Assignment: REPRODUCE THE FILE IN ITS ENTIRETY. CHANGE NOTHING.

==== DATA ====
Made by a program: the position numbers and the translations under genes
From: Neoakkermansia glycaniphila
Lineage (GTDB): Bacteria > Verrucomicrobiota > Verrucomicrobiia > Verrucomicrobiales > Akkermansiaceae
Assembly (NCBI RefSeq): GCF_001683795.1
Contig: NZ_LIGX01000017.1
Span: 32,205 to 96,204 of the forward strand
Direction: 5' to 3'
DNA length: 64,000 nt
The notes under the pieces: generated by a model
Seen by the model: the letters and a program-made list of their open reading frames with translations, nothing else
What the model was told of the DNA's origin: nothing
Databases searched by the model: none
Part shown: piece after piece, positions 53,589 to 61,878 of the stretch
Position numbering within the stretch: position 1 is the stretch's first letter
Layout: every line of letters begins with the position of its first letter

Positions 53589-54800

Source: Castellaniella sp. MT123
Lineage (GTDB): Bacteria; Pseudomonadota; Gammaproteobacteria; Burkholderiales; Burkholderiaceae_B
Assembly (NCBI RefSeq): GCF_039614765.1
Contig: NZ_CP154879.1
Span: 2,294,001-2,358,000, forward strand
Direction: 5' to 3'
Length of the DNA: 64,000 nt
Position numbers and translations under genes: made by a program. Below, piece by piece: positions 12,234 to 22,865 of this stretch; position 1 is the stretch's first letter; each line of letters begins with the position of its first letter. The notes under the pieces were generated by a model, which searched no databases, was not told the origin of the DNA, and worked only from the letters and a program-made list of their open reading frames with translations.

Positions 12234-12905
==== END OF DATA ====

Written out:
Made by a program: the position numbers and the translations under genes
From: Neoakkermansia glycaniphila
Lineage (GTDB): Bacteria > Verrucomicrobiota > Verrucomicrobiia > Verrucomicrobiales > Akkermansiaceae
Assembly (NCBI RefSeq): GCF_001683795.1
Contig: NZ_LIGX01000017.1
Span: 32,205 to 96,204 of the forward strand
Direction: 5' to 3'
DNA length: 64,000 nt
The notes under the pieces: generated by a model
Seen by the model: the letters and a program-made list of their open reading frames with translations, nothing else
What the model was told of the DNA's origin: nothing
Databases searched by the model: none
Part shown: piece after piece, positions 53,589 to 61,878 of the stretch
Position numbering within the stretch: position 1 is the stretch's first letter
Layout: every line of letters begins with the position of its first letter

Positions 53589-54800

Source: Castellaniella sp. MT123
Lineage (GTDB): Bacteria; Pseudomonadota; Gammaproteobacteria; Burkholderiales; Burkholderiaceae_B
Assembly (NCBI RefSeq): GCF_039614765.1
Contig: NZ_CP154879.1
Span: 2,294,001-2,358,000, forward strand
Direction: 5' to 3'
Length of the DNA: 64,000 nt
Position numbers and translations under genes: made by a program. Below, piece by piece: positions 12,234 to 22,865 of this stretch; position 1 is the stretch's first letter; each line of letters begins with the position of its first letter. The notes under the pieces were generated by a model, which searched no databases, was not told the origin of the DNA, and worked only from the letters and a program-made list of their open reading frames with translations.

Positions 12234-12905